How to Find Support During Recovery When It Feels Like You Have No One

Joining a support group allows people to share their personal stories around addiction and their journey to recovery. These groups can offer social support and a unique kind of understanding that may be hard to find from family and friends.

Support groups provide a sense of friendship to help a person develop coping skills, give motivation, and help improve mental health. This sense of community can help when the hard times hit but also celebrate the wins, big or small.

Finding Your Support Network

Support groups are meant to provide advice, inspiration and a sense of community. Although support groups are a key part in the recovery process, they are not a replacement for treatment. The main aim is to give peer support as people share their victories and find someone to lean on during those tough times.

Each program is unique to fit the specific needs of each person.

Although it seems like a lot of work, we recommend trying out a few groups to see if one may be a better fit for you than the others.. Let’s explore the programs you may want to consider as you look for the best support group for you.

12-Step Programs

Typically, 12-step support groups, such as Alcoholics Anonymous (AA) or Narcotics Anonymous (NA), are available throughout the U.S. and many other parts of the world. This program is known for its famous ‘12 Steps’, which allows people to come to terms with their addiction and find a ‘higher power’ to recover successfully.

How it Works

Most 12-step programs define recovery as someone who has completely stopped using drugs or alcohol permanently. With this, 12-step groups like to count the number of days since the last time someone used the substance of their choice.

In the beginning, most people are encouraged to aim for “90 meetings in 90 days”, these daily meetings are designed to be the foundation of someone joining the society and staying sober.

Finding A Meeting

There tend to be two types of meetings, either ‘open,’ which are meetings anyone can join, such as family or friends of the person working on their recovery. Then there are ‘closed’ meetings, which are only for those who suffer from addiction problems.

Finding local meetings can be done online, at Alcoholics Anonymous (AA) or Narcotics Anonymous (NA). Use your zip code, and you’ll be able to find a meeting right away. 

Newcomers are highly encouraged to find a “sponsor,” either temporary or ongoing, depending on if the relationship is a good fit. Sponsors are members of the support group who are typically more knowledgeable about how the 12-step program works and are further on their 12-step process.

Support for Caregivers

Whether you are a parent, sibling or close friend, there are support groups for you too. Support groups such as Families Anonymous, Al-Anon and Nar-Anon are all intended explicitly for the loved ones who are recovering addicts.  

Other 12-Step Programs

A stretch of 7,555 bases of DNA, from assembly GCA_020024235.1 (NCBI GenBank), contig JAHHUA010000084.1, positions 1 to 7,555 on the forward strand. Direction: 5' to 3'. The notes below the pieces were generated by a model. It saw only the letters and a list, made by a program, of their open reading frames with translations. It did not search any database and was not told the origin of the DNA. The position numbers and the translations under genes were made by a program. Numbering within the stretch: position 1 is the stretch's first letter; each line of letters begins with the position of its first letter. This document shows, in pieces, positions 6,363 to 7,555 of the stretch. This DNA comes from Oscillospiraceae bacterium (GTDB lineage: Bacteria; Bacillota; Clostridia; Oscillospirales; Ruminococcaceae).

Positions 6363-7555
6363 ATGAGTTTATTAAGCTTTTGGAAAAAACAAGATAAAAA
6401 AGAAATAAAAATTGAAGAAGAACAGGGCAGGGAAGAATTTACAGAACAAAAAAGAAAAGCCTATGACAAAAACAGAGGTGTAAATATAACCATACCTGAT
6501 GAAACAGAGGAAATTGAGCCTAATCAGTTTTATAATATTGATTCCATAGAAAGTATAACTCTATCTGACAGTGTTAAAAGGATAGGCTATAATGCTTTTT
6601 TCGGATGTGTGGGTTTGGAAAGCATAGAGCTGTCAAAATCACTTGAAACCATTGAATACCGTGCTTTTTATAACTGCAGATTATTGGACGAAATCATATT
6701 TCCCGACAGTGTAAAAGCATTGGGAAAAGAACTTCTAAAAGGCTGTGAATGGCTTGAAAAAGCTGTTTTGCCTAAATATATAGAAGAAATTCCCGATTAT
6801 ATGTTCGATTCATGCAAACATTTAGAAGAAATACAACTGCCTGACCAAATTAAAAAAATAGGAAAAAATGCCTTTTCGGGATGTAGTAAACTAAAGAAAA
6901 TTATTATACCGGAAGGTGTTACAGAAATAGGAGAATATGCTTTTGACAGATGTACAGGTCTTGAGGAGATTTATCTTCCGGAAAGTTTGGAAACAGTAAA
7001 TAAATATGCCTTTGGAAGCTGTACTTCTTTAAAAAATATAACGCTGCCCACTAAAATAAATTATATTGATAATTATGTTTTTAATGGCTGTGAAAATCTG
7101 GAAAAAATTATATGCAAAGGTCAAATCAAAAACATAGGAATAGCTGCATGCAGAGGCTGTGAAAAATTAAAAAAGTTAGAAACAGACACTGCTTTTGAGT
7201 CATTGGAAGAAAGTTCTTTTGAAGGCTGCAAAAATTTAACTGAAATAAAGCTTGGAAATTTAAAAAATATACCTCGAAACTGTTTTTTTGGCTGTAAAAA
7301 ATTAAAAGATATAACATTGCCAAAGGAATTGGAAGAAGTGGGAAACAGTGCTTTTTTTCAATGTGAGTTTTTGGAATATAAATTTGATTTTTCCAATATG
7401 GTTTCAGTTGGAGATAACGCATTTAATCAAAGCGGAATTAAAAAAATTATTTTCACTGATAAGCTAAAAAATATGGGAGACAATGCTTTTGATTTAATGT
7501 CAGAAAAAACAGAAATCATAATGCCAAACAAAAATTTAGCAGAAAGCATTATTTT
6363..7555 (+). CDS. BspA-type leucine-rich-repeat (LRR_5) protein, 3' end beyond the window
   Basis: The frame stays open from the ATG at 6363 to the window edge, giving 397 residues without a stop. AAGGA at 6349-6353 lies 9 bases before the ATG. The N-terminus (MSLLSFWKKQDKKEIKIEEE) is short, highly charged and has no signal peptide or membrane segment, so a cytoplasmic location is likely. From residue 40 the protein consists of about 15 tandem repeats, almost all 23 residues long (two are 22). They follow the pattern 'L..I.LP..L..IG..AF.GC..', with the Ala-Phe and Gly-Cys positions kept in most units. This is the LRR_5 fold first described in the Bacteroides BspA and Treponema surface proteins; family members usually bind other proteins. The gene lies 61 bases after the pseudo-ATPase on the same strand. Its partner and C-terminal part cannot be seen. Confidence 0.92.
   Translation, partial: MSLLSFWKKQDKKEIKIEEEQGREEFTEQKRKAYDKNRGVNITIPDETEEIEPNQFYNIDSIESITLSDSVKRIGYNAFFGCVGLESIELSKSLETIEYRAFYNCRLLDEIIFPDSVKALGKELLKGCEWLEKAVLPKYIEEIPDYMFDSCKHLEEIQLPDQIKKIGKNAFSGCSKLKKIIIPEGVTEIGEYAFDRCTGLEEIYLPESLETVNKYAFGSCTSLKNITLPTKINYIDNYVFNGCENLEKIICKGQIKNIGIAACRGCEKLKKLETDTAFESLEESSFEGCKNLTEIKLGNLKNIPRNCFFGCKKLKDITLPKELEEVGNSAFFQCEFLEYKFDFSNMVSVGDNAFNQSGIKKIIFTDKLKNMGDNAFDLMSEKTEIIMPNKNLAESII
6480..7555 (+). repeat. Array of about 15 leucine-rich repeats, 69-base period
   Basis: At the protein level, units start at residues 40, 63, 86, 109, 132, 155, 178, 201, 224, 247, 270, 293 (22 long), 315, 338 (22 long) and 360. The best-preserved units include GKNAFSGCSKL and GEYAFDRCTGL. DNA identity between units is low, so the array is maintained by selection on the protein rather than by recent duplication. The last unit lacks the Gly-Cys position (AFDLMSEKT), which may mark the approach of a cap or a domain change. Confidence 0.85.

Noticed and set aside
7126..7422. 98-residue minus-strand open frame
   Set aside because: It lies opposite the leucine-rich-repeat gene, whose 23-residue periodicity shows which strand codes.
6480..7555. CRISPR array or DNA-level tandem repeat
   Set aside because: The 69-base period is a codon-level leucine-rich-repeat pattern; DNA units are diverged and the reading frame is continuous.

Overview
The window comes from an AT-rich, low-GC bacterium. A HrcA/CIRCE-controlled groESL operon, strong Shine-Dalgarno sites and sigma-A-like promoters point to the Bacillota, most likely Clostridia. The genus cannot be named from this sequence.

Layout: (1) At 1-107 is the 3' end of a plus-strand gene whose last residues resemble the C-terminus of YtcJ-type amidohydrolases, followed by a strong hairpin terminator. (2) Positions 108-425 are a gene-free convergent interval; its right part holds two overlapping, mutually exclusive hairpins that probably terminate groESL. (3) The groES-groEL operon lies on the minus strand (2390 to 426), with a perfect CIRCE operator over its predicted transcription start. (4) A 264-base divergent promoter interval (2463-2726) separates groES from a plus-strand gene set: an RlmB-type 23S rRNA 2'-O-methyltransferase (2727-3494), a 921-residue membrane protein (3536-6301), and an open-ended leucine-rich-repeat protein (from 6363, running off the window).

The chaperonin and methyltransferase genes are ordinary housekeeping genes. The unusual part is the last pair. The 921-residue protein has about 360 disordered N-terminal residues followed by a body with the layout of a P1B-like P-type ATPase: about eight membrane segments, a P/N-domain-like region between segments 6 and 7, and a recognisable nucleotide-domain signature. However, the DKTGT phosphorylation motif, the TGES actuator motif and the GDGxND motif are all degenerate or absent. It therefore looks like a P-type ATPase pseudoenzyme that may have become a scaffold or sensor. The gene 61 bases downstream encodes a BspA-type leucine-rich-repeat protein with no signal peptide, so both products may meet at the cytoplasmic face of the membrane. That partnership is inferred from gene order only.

The 12-step program known as Dual Recovery Anonymous was designed to help those with co-occurring mental health issues and cover drug or alcohol dependence.

Self-Management and Recovery Training (SMART Recovery)

Programs that are rooted in religion may not be for everyone. Other options don’t have a spiritual element but focus on changing your way of thinking. The SMART Recovery program was designed to help those working on their recovery focus on how their thought patterns can affect their behaviors.

There is a strong emphasis on self-empowerment and reliance through education and peer-led support group meetings. Members are encouraged to ‘cross-talk,’ which means that each person should address another’s comments while the meeting is in session.

Unlike 12-step programs, which use spirituality to guide their practices, most SMART Recovery programs can legally use prescription psychiatric and addiction medications, including Suboxone and Methadone.  To learn more aboutSMART Recovery meeting, click here.

If you’re the loved one of an addict, check out SMART Recovery’s Family & Friends meetings.

Moderation Management (MM)

Moderation Management (MM) is focused only on people who are recovering from alcohol and are of legal drinking age. These MM programs help individuals to drink more moderately and to manage how much alcohol they do consume.  

All MM programs are focused on educating members about alcohol and help with creating goals and management strategies for alcohol consumption. Most MM programs recommend that members abstain from alcohol for a minimum of 30 days before they enter the MM program.

Aspen can Help

Taking the first step into treatment for drugs or alcohol dependence can be scary if done alone. Let our team of medical professionals and recovery experts guide you as you learn how to handle the stressors of a sober life.

Our team is ready to help you every step of your road to recovery and to help change your life for the better. Contact the Aspen Behavioral Group to learn how we can help.


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